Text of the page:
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Published December 03, 2020
Caskey Russell, a University of Wyoming Department of English associate professor and an adjunct faculty member in the Native American and Indigenous Studies Program, will present the Sandeen Lecture in the Humanities Monday, Dec. 7.
Russell will discuss “‘Then Fight For It’: The History of Alaskan Native Civil Rights.” His talk will be at 5:30 p.m. via Zoom at https://us02web.zoom.us/j/86366991098. The webinar ID is 863 6699 1098. The lecture will be available to watch later on the Wyoming Institute for Humanities Research YouTube channel.
The Sandeen Lecture in the Humanities is named for Eric Sandeen, a former professor and chair of UW’s American Studies Program, and the founding director and director emeritus of the humanities research institute.
The humanities research institute and the Wyoming Humanities Council co-sponsor the lecture.
“Each year, the faculty fellows in the cohort of the institute's Humanities Research Group vote to decide which fellow will deliver the lecture,” says Scott Henkel, the humanities research institute director. “To be chosen for it is a particular honor, showing the respect of one's peers and showcasing some of the best humanities research by UW faculty.”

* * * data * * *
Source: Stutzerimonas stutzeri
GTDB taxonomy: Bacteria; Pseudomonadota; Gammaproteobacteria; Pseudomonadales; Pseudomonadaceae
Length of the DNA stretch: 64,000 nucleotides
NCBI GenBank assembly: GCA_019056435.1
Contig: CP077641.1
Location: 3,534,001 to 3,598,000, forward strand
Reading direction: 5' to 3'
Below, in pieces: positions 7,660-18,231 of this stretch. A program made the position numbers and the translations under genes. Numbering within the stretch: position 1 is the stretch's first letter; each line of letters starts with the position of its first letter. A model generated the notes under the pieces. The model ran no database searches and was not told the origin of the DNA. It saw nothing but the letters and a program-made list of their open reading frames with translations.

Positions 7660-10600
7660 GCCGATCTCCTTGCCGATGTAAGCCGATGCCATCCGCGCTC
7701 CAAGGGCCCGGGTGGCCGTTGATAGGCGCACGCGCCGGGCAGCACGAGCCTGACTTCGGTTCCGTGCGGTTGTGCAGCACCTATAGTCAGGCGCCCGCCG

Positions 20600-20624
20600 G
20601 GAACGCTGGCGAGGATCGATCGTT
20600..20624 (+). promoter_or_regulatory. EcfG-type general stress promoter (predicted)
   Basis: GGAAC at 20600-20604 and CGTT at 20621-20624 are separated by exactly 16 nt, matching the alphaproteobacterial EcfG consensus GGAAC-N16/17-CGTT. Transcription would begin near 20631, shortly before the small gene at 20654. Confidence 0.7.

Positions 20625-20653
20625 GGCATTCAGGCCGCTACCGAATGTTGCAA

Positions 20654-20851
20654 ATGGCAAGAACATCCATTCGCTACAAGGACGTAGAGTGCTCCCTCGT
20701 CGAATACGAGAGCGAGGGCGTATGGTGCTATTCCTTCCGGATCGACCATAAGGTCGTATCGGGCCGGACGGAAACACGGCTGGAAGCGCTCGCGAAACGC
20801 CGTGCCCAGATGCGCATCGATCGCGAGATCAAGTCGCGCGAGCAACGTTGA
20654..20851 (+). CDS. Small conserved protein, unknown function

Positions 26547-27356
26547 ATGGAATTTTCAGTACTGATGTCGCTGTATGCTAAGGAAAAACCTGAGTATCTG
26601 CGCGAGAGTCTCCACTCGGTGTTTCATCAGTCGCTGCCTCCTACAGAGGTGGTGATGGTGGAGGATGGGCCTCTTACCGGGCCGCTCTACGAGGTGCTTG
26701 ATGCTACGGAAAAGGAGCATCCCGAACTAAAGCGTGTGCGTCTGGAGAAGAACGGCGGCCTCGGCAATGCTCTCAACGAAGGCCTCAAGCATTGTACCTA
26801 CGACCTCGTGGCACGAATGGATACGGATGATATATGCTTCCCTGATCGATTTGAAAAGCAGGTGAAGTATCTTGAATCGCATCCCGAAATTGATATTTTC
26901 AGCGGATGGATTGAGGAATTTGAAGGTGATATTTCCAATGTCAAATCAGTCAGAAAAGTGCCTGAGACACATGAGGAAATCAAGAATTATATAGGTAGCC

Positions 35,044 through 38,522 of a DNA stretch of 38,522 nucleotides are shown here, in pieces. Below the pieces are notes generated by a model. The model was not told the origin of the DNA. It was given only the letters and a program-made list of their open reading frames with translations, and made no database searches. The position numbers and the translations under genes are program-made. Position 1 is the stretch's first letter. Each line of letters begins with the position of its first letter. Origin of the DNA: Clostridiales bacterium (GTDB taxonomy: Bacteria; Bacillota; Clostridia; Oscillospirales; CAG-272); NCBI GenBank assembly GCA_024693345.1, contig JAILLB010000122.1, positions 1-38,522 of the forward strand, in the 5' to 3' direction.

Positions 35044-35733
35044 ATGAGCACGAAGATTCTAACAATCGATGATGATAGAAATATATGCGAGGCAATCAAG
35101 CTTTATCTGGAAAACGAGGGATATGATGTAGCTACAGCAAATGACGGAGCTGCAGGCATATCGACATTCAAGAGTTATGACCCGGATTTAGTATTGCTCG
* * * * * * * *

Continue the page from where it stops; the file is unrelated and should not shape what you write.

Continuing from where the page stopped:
Russell will examine the history of Alaskan Native civil rights through the context of the Anti-Discrimination Act of 1945 that banned and penalized racial discrimination and segregation throughout the Alaska territory.
To understand how the bill became law nearly 20 years before the Civil Rights Act of 1964, Russell will examine the tribal histories of the architects of the Anti-Discrimination Act -- Elizabeth and Roy Peratrovich, both Tlingit Indians -- as well as the Native political organizations that evolved in Alaska to combat racial discrimination.
“It is likely many Americans have never heard of the Peratroviches, or of the brutal segregation and racism that Alaskan Natives faced throughout the 19th and 20th centuries, or of the decades-long battle Alaskan Natives engaged in to end that segregation,” Russell says.
Russell recently was named UW’s new director of the Native American and Indigenous Studies Program and the associate director of the School of Culture, Gender and Social Justice. Russell, an enrolled member of the Tlingit Tribe of Alaska, previously held the role as director of the program from July 2014-June 2017.
Russell received his bachelor’s and master’s degrees in English, both from Western Washington University, and his Ph.D. in English from the University of Oregon. Throughout his career, he has written a book, contributed articles and chapter writings, received several honors and awards, and has secured several grants.